Nearly twenty years after chasing fire trucks, I had the opportunity to write a song as a tribute to honor the 109 fire fighters who lost their lives in 1999.  The song was to be used in a music video. We began an almost impossible task of producing a song and editing a video.  As I sat there at the editing system, once again, I found myself wanting to never be more than 500 feet behind those trucks.

            Well, one morning I woke up and looked in the mirror.  There were black spots all over my face.  I was terrified.  I called my doctor and the nurse said to go directly to the emergency room.  I went immediately.

            They didn’t put me in the waiting room, they took me to a treatment room immediately.  It wasn’t long before a young doctor entered.  He didn’t say much.  He looked at my face, examined the spots with a magnifying glass.  He scraped a little skin off and left.  When he returned he walked in and sat down.

            “Mr. Likens we’ve only seen a few cases of this before.”
            “Oh my God!” I thought to myself, “I’m a dead man.”
            “Doctor, look I was a parish pastor for many years and I can take the bad news,” I said.  “You don’t have to beat around the bush.”
            “Well, speaking of bushes, did you happen to pass any when you walked into the hospital,” he asked.
            “Why would you ask that,” I quizzed.
            “Did you have a desire to lift your leg and urinate on the bush?” he asked.
            “What!” I said. “Raise my leg and urinate! What do you think I am, a dog.”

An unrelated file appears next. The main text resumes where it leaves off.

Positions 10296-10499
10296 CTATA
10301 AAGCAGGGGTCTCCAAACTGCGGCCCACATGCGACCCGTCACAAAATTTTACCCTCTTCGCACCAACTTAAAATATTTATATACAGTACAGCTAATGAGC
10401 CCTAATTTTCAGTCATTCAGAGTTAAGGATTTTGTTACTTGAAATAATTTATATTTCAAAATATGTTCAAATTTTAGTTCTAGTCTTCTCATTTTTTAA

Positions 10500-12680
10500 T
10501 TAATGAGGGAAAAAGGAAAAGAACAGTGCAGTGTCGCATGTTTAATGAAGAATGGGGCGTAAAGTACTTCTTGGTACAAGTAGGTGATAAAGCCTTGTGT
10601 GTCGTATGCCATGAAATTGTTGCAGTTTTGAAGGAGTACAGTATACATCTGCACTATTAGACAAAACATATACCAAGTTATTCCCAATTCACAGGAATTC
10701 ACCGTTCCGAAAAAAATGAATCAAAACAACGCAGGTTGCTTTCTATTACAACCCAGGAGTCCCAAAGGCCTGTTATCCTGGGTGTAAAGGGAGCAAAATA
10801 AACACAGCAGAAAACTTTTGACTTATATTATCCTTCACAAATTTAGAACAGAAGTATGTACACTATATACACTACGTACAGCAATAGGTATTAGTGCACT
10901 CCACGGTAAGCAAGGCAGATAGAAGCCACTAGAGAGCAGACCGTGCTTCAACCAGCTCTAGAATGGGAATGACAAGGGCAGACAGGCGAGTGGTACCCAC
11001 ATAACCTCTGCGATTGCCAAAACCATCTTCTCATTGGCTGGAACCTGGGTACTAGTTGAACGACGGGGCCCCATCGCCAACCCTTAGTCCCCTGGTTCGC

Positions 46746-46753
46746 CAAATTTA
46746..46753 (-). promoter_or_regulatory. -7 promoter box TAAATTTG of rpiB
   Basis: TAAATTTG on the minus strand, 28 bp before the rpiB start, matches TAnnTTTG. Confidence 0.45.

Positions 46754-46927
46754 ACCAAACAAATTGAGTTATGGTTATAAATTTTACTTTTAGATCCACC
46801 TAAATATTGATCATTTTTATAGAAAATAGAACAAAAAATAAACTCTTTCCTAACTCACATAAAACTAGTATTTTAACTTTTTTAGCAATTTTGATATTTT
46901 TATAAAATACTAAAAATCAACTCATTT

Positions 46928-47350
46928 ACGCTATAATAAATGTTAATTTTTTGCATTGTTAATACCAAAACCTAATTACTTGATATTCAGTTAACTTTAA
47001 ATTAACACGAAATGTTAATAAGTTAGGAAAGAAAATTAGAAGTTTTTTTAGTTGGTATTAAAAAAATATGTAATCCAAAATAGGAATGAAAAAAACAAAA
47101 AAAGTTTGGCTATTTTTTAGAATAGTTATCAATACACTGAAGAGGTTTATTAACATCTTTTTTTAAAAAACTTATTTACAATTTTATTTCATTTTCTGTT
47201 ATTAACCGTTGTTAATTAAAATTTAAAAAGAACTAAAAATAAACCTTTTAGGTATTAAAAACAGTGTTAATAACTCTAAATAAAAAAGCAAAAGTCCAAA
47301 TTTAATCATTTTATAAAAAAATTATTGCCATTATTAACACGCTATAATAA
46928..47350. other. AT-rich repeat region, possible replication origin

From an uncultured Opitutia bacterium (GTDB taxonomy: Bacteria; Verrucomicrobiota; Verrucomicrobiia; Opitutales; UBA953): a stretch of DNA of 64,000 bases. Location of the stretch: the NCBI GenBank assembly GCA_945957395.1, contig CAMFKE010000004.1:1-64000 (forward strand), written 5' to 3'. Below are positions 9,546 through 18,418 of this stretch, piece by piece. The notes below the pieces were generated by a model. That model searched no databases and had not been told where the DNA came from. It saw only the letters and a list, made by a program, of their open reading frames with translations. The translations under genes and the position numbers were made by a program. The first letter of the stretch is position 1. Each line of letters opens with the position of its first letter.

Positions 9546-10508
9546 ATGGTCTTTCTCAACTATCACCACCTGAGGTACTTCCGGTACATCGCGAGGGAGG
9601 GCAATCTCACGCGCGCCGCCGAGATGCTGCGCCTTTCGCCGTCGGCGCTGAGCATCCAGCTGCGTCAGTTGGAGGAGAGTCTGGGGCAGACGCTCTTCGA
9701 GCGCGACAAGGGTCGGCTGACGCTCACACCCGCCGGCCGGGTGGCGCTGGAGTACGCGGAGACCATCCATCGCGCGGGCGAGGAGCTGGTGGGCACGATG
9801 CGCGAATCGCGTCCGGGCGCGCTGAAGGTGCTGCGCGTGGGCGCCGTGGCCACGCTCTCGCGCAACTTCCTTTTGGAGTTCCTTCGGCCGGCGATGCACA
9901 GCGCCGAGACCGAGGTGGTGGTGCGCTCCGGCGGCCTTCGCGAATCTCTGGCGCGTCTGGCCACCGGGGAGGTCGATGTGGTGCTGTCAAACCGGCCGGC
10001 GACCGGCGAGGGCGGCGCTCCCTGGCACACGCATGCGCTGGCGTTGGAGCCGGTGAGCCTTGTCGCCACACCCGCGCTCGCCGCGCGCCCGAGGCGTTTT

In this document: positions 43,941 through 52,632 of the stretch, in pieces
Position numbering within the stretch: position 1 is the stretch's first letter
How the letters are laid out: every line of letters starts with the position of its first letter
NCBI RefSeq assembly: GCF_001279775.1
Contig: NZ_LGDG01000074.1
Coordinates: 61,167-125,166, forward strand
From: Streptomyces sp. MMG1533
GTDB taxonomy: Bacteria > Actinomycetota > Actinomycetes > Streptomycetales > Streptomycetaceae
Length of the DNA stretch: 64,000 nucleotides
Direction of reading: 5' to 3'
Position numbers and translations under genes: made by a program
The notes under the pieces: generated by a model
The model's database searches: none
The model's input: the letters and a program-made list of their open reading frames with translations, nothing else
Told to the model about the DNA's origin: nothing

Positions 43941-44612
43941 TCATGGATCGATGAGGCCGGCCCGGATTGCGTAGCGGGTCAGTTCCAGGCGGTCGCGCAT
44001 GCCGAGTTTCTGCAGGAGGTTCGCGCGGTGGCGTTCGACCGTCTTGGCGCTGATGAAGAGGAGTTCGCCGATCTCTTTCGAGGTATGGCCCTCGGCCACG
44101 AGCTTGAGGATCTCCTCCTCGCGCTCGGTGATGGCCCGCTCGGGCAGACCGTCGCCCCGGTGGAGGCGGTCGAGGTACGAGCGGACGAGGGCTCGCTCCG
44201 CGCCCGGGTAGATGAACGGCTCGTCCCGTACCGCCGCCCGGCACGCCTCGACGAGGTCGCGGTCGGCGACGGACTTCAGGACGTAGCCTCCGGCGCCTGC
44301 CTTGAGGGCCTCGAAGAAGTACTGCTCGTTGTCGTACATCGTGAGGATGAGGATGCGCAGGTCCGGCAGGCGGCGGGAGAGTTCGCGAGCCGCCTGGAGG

“Mr. Likens, bear with just a moment,” he said patiently. “Were you ever a television or newspaper reporter?”
            “Yes,” I answered.
            The doctor left out a sigh of relief.  I was confused.  What did black spots on my face, wanting to raise my leg and urinate on a bush and being a reporter have to do with each other?
            “Mr. Likens,” he asked, “how long has it been since you chased a fire truck?”
            “About 20 years,” I answered.     
            “Have you recently come into contact with any fire fighter and had the desire to chase fire trucks again?
            “Well, I wrote this song called “Warriors of the Flames” and have been editing a video with a couple of fire fighters, and I have to admit that I really miss never being more than 500 feet behind a fire truck.  But what does all of this have to do with these spots on my face,” I asked.
            “Mr. Likens, you have Dalmatian Syndrome.”
            “Dalmatian Syndrome?” I asked.  “What in the hell is that?”
            “Mr. Likens you have an intense need to chase fire trucks.  You have broken out in what we call Dalmatian spotting. We notice it in old reporters and old fire fighters,” the doctor explained.  “There seems to only be one cure.”
            “What’s that?” I asked.
            “Keep very close to a fire truck and never be more than 500 feet behind it!” he said.

            Well, to all you fire fighters who are reading this, I’m right behind you. But be assured, I’ll never be more than 500 feet behind.

            Jim Likens

© 2001, JDL Video Productions, St. Louis, MO.